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Thursday, April 17, 2014

Laughter helps author cope with mental illness

By Adam Wisnieski
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On the second page of Josh Greenfield’s novel, Dr. Rubin turns to Jordan Finneman, a college student who recently suffered a nervous breakdown and says, “‘That’s what will make you well... humor cuts through the knot.’”


The idea of working through problems with laughter is not only explored throughout Mr. Greenfield’s aptly titled first novel, Cutting Through the Knot, it’s his philosophy.


Mr. Greenfield, 48, was born in Riverdale. He played in the South Riverdale Baseball League — majors and minors. He celebrated his Bar Mitzvah at the Riverdale Temple. He was, as he says, “a Riverdale boy.”


At 22 he was diagnosed with bipolar disorder, then called manic depression. Later, he developed a severe case of obsessive compulsive disorder. Yet he did not and will not let those conditions stop him.


He graduated from Cornell University. He earned two master’s degrees — one in English and one in history — from Hunter College. He’s a dissertation away from a doctorate in English from Fordham University and is working on a screenplay and a second novel.


Meanwhile, he gives occasional talks on his semi-autobiographical first novel.


What Jordan goes through in Cutting Through the Knot is based on Mr. Greenfield’s own experiences with mental illness. After being diagnosed with both bipolar and obsessive compulsive disorders, the character is treated by a psychiatrist. When his psychiatrist leaves for vacation in Japan, Jordan stops taking his medication, is hospitalized, escapes, is hospitalized and escapes again — this time to the other side of the country. In the darkest cave of mental illness, he climbs out by learning to laugh at himself.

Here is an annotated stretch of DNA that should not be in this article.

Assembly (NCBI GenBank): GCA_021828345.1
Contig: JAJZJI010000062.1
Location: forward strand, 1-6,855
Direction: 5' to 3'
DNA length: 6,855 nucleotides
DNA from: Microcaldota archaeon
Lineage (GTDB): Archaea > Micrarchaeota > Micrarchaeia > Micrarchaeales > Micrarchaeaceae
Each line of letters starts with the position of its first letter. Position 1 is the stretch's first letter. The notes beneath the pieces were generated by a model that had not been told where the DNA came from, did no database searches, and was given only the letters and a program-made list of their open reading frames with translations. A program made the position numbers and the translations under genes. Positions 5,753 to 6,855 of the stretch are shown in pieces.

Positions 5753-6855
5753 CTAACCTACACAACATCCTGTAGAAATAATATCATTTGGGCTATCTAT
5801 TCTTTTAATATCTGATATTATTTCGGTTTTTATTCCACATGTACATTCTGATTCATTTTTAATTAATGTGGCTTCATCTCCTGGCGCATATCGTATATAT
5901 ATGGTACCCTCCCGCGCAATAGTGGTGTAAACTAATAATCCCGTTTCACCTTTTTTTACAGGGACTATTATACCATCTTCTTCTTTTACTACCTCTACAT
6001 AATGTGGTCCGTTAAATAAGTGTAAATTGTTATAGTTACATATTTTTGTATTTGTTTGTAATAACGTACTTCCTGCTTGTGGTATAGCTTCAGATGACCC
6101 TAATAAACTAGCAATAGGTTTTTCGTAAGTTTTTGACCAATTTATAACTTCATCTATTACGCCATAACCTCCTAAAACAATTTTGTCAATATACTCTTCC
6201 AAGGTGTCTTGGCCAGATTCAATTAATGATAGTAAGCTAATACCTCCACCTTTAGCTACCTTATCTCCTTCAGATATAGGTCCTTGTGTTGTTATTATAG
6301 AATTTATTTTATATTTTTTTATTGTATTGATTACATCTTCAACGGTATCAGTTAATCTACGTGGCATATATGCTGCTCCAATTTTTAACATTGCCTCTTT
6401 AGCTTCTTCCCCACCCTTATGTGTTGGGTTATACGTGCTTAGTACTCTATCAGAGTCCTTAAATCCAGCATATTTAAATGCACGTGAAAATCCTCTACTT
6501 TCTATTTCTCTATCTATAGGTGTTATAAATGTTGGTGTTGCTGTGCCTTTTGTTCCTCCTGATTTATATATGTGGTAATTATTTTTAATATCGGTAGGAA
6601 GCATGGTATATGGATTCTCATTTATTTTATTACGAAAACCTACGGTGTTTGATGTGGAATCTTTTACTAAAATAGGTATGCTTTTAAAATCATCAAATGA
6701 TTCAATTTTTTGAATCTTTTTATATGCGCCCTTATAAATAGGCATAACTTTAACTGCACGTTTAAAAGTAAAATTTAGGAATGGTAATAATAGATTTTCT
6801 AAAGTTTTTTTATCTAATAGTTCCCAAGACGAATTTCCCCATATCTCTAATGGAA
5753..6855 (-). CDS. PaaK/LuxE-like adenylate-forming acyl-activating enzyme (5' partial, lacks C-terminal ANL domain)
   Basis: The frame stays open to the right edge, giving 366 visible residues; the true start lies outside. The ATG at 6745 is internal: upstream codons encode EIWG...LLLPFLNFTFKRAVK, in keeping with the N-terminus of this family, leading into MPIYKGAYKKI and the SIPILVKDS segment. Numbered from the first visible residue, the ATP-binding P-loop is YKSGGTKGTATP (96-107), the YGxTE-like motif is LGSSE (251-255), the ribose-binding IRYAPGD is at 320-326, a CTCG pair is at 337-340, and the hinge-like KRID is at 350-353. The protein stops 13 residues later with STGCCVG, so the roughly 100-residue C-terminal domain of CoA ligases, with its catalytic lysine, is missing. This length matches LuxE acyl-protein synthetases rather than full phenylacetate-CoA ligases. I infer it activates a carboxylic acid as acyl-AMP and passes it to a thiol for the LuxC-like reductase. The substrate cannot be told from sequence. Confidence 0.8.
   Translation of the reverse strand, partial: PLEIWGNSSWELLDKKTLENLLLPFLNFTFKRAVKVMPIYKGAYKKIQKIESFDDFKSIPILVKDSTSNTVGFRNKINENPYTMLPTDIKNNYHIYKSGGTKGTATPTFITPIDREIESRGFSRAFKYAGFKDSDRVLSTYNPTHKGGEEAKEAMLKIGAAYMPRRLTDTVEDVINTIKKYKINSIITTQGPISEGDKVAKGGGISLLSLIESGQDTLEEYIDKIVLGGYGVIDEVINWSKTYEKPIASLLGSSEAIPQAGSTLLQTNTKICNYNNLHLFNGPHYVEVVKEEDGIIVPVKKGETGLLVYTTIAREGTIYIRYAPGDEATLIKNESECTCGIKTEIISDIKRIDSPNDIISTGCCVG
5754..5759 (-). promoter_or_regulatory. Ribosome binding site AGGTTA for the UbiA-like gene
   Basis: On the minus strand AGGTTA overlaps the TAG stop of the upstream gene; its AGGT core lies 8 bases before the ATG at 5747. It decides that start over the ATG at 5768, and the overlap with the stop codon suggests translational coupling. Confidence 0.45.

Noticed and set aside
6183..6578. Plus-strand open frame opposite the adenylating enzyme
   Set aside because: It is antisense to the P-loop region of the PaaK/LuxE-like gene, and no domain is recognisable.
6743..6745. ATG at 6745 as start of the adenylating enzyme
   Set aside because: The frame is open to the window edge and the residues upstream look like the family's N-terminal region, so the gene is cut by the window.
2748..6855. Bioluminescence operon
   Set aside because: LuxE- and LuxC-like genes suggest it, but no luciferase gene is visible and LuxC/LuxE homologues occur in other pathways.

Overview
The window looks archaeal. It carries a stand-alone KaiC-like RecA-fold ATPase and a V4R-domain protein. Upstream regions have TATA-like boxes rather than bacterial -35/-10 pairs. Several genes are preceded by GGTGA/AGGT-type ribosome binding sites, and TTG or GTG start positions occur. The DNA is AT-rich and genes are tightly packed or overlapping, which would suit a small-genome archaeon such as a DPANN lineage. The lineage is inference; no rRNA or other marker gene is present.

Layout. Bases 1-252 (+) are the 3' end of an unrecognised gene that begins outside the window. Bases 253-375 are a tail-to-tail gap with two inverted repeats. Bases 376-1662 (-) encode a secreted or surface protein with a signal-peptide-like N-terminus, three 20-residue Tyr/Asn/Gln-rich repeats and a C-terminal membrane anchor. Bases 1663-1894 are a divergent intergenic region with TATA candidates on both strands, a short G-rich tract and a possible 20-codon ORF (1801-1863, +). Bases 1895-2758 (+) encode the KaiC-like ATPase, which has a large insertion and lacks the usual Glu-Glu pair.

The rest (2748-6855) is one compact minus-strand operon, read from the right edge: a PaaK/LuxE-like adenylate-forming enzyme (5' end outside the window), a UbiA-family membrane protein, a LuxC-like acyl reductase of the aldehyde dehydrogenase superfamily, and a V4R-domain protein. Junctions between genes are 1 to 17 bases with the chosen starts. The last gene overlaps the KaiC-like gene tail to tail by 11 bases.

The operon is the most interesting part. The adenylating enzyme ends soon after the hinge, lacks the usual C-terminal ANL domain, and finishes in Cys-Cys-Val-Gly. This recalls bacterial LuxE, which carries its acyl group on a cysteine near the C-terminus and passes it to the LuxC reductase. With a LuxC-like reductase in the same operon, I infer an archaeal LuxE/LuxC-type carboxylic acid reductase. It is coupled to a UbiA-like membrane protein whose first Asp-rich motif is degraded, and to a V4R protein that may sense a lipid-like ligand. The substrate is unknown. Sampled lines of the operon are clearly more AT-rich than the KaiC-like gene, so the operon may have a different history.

The novel is written in a conversational style, as if Mr. Greenfield were sitting you down to tell you a story about how low you have to sink before you can finally see some light.


“I’m not afraid to be up front about the fact that I went through a dark place and I’m at a better place now,” he said in a recent interview.
Laughter is what helped Mr. Greenfield, who said he is “trying to tell a very dark story in a lighthearted way.”


For years, he’s shown up for amateur night at downtown comedy clubs, where, he said, he tries to talk about serious issues like his mental illness or losing job after job, all with a tinge of laughter.


“It was a long process to come to this point where I have this degree of openness,” he said.


Mr. Greenfield, who hopes to tear down the silence surrounding mental illness, will be at the Westbury, N.Y. Borders bookstore on Saturday, Jan. 8, and the New York University Bookstore in early February.

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